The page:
with some variations.
In a recent column for The New York Times, Nils Muiznieks, the top human rights official for the Council of Europe, warned that recent surveillance laws in Europe undermine fundamental rights for European citizens. Plus, an October 29, 2015, resolution of the European Parliament complains of an “obvious downward spiral” resulting from mass surveillance laws in the U.S. and Europe. That certain European countries have laws permitting mass surveillance is not news to lawyers who follow the matter. In a 2012 whitepaper, we highlighted the broad and sometimes unsupervised powers of intelligence agencies of certain European governments. As Muiznieks’s column states, intelligence agencies are getting more surveillance power, not less. France’s July 2015 surveillance law permits intelligence agencies to scan metadata of all citizens in order to detect suspicious patterns. Other European countries are also broadening surveillance powers to protect against terrorism.
The Opinion of the Advocate General of the Court of Justice of the European Union on the case assessing the status and validity of Safe Harbor has created significant uncertainty relating to its immediate future. While the CJEU has not yet ruled, the AG’s decisions are typically quite influential. The AG’s view is that the Safe Harbor program does not provide an adequate level of data protection and that it should have already been invalidated by the European Commission.
The Data Protection Directive and the Regulation both impose restrictions on the transfer of personal data by EU based businesses to destinations outside the EEA. The of the Data Protection Directive, however, have not been uniformly implemented by EU Member States. In some Member States additional requirements apply, such as prior notification to or approval by the local DPA, particularly where companies wish to rely on EU Model Clauses, BCRs or the U.S.-EU Safe Harbor Framework. This approach is essentially set to continue under the Regulation with some variations. This entry is an excerpt from Hogan Lovells’ “Future-proofing privacy: A guide to preparing for the EU Data Protection Regulation.”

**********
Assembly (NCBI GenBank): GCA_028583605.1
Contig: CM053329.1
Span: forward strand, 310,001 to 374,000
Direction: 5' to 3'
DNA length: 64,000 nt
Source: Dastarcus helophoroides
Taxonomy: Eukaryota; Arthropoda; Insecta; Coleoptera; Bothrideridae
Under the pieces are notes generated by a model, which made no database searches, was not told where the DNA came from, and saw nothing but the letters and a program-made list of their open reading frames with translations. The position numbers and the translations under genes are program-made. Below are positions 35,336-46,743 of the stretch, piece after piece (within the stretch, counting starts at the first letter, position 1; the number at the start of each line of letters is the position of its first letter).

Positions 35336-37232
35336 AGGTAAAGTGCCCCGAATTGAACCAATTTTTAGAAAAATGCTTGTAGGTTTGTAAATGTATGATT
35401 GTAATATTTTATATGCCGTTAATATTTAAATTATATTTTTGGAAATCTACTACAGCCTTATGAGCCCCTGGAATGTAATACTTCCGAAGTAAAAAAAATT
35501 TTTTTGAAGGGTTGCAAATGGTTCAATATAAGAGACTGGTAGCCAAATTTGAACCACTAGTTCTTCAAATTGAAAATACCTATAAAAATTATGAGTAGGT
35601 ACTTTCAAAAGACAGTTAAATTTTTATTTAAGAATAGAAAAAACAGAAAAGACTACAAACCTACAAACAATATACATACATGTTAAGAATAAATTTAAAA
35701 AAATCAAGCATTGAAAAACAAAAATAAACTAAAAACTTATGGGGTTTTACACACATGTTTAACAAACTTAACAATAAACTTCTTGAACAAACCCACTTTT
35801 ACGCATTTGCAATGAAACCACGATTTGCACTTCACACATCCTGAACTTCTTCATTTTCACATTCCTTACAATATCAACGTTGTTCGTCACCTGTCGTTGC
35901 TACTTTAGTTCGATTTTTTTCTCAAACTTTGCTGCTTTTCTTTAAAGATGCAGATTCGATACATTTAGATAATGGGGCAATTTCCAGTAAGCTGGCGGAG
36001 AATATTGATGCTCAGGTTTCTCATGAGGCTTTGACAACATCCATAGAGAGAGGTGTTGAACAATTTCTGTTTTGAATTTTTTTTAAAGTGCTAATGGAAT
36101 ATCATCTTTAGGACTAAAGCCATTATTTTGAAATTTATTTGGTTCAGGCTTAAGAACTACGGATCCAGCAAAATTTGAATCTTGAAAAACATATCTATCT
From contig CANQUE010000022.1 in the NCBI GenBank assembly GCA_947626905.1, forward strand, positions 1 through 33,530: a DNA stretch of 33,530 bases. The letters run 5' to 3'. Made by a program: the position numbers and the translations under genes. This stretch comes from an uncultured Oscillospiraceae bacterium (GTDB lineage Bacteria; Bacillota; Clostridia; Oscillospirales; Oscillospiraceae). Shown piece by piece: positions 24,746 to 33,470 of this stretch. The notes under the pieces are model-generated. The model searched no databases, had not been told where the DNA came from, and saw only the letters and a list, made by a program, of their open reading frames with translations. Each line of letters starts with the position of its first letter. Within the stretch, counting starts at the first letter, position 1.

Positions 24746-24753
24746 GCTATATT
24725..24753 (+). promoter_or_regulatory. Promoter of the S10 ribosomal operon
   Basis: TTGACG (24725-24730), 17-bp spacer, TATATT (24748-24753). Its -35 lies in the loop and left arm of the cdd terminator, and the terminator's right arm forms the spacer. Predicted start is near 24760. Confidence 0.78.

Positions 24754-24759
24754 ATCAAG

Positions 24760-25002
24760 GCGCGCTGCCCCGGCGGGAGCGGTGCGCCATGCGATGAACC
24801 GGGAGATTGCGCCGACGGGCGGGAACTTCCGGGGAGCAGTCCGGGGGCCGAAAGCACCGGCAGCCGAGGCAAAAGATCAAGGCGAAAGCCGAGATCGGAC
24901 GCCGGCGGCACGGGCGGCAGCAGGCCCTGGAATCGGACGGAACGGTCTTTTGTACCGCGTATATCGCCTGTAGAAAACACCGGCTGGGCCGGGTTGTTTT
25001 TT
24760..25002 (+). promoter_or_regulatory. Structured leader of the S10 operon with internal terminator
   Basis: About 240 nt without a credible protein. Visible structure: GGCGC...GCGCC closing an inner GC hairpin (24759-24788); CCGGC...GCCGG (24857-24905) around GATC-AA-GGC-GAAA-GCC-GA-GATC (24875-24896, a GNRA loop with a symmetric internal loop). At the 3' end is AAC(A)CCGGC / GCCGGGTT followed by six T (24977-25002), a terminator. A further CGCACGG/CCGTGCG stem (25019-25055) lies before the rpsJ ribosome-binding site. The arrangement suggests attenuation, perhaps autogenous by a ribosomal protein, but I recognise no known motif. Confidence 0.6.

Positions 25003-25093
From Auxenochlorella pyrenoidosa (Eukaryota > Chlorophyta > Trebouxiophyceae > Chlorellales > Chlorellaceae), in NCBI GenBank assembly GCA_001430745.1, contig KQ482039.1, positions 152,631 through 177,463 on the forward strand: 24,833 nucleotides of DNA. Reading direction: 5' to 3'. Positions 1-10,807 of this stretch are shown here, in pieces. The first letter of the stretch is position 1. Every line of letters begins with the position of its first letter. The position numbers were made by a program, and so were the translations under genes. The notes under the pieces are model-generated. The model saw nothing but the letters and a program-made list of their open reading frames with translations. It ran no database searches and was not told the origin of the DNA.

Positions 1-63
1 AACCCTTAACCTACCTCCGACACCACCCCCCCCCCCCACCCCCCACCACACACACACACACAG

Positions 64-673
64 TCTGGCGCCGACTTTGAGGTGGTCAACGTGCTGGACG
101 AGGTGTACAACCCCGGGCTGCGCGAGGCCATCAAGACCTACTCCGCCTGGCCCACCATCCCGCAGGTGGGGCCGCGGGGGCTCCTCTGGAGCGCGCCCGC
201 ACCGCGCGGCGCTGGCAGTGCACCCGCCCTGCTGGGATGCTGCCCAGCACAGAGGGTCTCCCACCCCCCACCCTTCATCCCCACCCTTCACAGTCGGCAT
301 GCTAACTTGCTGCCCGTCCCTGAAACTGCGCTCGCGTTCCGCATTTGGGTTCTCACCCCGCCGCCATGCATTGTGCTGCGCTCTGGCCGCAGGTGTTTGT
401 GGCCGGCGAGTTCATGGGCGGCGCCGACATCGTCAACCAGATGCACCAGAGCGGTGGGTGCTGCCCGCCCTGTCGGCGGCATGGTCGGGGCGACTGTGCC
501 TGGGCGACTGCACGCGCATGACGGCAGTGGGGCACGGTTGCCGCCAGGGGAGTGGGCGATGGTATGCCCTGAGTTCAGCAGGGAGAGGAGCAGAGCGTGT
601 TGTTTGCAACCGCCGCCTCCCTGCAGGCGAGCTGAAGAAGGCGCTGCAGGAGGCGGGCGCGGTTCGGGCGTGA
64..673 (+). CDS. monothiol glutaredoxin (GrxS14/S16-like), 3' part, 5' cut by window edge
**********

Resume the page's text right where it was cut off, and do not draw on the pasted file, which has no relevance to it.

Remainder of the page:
Until very recently, data protection in South Africa was regulated only under the broad constitutional right to privacy, the common law and a few pieces of legislation that contained interim provisions relating to data protection. In November 2013, South Africa enacted the Protection of Personal Information Act, the country’s first data protection-specific legislation. The Act partially came into force in April 2014 to create an information regulator and to codify concepts such as “processing” and “personal information”. The commencement of those sections is indicative of the processes being put in place by the government of South Africa to ensure that the commencement of the remaining sections is met with relevant support, in the form of regulations and the establishment of an information regulator. Though the remaining sections of the Act (including the material provisions) are not yet enforceable and have no foreseeable or determinable effective date, businesses operating in South Africa should be aware of the Act’s provisions as they may one day come into force.
In a new turn to the Maximilian Schrems case in Ireland, the Irish High Court on 18 June 2014 decided to refer several questions to the European Court of Justice, including whether national data protection authorities in Europe may disregard the Safe Harbor decision of the European Commission when assessing whether the U.S. recipient of data ensures an adequate level of data protection required under EU law. Depending on the outcome of the case, European and U.S. companies may not be able to rely on Safe Harbor to legitimise cross-border data transfers in the future.